Skating is something that will always be a part of my life. Whether it’s creating events, aiming for a new trick, skating for mental health or even as simple as just keeping up with all the wonderful skate mates I have online.
The roller skating industry seems to struggle a bit and many people seem to just be happy with a few Instagram posts. What do you hope to do for the future of roller skating?
I am pretty happy that people are leaning more towards not being consumed with social media and short-form content and leaning more toward long-form content. Don’t get me wrong I LOVE myself an IG reel but with so many skaters out there, I prefer to see personality and style ooze from content. IG-wise, I much prefer to see what makes you, you. Do you have a signature style on wheels? Maybe your fashion sense is incredible? Maybe you’re a class clown and like making humorous content. If you’re sticking to short forms like reels or stories I think keep it that, short, snappy, to the point and entertaining, but in reality, no one else’s opinion really matters.
For the future of roller skating, I really do wish to see more people creating meet-ups and fostering community in their local scenes. You can have the best tricks in the game but injuries happen, we age and our bodies slow down. Finding mates and hanging out on wheels is to me, the core foundation of park roller skating.
It can be as easy as starting a local FB group, approaching another skater at a park, putting out flyers etc.
Do you have tips for people who want to create a community or events?
My biggest tip for people looking to create events or community is to dream big but start small. Have your end goal in mind but remember why you’re doing it. That way if 1 person or 100 people get involved, it’s a win-win situation. Reach out to your peers. It’s so cool when you realize what skill sets your mates may have off wheels; whether they’re incredible artists, photographers, networkers etc. When all else fails, YouTube and Google are your friends. I have spent hours learning basic graphic design and marketing tools via YouTube tutorials!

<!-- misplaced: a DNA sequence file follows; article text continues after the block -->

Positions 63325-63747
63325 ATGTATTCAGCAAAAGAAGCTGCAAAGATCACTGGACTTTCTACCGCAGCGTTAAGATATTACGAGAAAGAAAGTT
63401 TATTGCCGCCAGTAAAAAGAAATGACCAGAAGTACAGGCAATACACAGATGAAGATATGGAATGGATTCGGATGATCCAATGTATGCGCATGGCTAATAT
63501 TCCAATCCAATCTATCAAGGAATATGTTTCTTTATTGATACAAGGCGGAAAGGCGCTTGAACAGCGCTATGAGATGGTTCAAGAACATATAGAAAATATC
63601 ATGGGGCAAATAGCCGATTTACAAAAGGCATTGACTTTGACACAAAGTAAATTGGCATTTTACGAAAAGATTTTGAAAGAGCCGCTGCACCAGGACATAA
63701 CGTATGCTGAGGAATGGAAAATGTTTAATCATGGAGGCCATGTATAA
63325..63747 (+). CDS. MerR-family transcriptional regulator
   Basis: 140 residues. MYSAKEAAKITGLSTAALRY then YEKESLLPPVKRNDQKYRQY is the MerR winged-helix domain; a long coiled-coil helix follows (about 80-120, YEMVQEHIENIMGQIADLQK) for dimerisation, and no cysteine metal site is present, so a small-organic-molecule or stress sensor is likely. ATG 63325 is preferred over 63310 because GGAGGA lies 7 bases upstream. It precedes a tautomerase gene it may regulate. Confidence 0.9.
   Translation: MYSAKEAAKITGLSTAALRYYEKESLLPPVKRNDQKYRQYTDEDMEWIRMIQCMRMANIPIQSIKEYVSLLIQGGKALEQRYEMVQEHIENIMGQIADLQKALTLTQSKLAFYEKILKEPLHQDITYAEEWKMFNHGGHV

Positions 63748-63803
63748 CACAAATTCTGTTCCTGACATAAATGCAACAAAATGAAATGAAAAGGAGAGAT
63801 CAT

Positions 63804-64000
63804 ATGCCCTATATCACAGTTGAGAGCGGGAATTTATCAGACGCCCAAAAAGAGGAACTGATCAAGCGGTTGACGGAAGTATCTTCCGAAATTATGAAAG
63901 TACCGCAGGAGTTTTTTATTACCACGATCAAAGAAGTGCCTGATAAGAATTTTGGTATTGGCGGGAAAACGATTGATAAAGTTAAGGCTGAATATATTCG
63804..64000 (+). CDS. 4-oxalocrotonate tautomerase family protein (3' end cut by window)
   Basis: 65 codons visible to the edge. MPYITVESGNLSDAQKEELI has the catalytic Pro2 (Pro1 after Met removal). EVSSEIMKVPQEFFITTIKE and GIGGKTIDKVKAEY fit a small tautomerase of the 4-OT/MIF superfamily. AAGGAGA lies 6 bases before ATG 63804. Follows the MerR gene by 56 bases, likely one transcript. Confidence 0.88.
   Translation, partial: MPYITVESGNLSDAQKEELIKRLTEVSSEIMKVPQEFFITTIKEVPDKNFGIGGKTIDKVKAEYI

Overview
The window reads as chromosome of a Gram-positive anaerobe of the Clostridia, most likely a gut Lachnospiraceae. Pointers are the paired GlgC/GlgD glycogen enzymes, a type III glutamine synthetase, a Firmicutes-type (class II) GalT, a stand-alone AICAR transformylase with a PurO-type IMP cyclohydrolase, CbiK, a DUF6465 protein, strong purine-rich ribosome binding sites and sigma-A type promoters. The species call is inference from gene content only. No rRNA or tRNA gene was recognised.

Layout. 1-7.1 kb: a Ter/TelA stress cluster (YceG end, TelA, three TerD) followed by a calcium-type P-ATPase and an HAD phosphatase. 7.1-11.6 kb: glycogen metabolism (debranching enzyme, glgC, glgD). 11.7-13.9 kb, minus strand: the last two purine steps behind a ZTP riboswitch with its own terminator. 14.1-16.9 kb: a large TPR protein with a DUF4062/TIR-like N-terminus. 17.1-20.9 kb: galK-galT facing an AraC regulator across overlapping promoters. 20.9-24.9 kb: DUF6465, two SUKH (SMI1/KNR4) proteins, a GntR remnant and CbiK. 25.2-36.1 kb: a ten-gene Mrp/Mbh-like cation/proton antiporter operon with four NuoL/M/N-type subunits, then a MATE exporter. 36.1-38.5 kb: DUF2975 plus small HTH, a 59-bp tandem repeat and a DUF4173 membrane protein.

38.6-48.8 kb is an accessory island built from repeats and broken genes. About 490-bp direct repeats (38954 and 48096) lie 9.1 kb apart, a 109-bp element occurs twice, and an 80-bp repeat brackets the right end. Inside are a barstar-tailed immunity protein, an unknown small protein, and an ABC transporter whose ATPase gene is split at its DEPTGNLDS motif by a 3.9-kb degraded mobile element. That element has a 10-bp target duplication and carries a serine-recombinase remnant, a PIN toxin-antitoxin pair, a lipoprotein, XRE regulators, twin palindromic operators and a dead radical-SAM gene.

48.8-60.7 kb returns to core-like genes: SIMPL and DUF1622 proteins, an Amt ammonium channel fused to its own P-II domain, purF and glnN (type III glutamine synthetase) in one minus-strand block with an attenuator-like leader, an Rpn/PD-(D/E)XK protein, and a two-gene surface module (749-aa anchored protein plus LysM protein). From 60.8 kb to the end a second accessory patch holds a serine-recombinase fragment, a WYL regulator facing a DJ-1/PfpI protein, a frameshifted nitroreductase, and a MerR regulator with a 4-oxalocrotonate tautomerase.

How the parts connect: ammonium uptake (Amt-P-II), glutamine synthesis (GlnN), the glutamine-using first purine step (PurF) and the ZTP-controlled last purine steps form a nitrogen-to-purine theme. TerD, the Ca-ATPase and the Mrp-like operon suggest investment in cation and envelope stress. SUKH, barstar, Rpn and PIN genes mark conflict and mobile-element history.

I love that you used to ride horses. Are there any similarities between the horse-riding scene and the quad scene? What’s more fun?
There is a similarity between the equine and quad community in that the sport within itself is a solo practice, yet like-minded people who are into the same thing support and befriend each other.
You’re not riding anymore but you have a motorcycle. What model do you have?
I sold my last 7 horses around 5 years ago before taking up skating and more recently, motorcycles. I have a Royal Enfield Meteor Stella 350. It’s the tits!
Do you like the thrill of speed?
More so the sense of freedom as opposed to speed, although a little speed can be fun. I suppose I take the same aspect from roller skating, horse riding and riding motorcycles; the unknown element and harnessing unpredictability.
As the year just started: Do you have any big or small plans for 2024?
I always go into a New Year with an ‘overall’ game plan, this year would be to grow within my professional career, continue to network both professionally and socially and to pull off another successful RAMPAPALOOZA. Realistically though, as long as I’m happy and enjoying whatever it is I do and doing it with passion and a purpose… that’s enough for me!
Thank you so much for the opportunity to be involved with Dogdayz. It’s been such a wicked experience. I would like to take this time to thank a few people. My partner Beni, my son Ned for always putting up with me and holding the fort when I’m out hustling, my mum Helen for picking up the slack when I’m too busy, Chris and the tram at Rampfest Indoor skatepark, Ritz for always helping with Big Mood since day 1, Slam and Sugu from Chuffed not only for being rad friends for 5 years but also for being the best business peers and mentors, Garry and Crooks from Brunny Hardcore for always having my back, Brad from the Few for providing countless opportunities for Big Mood and myself, Kiowa for the time dedicated to shoot the poster shots whilst on her holiday, my best mate Sarah and Kat for always listening to me mid breakdown during peak event time or just letting me vent and to all my wonderful friends on IG who are always down for a chat, meme or unhinged voice memo.
Roller skating is for everyone. Remember the love of it and chase that feeling forever.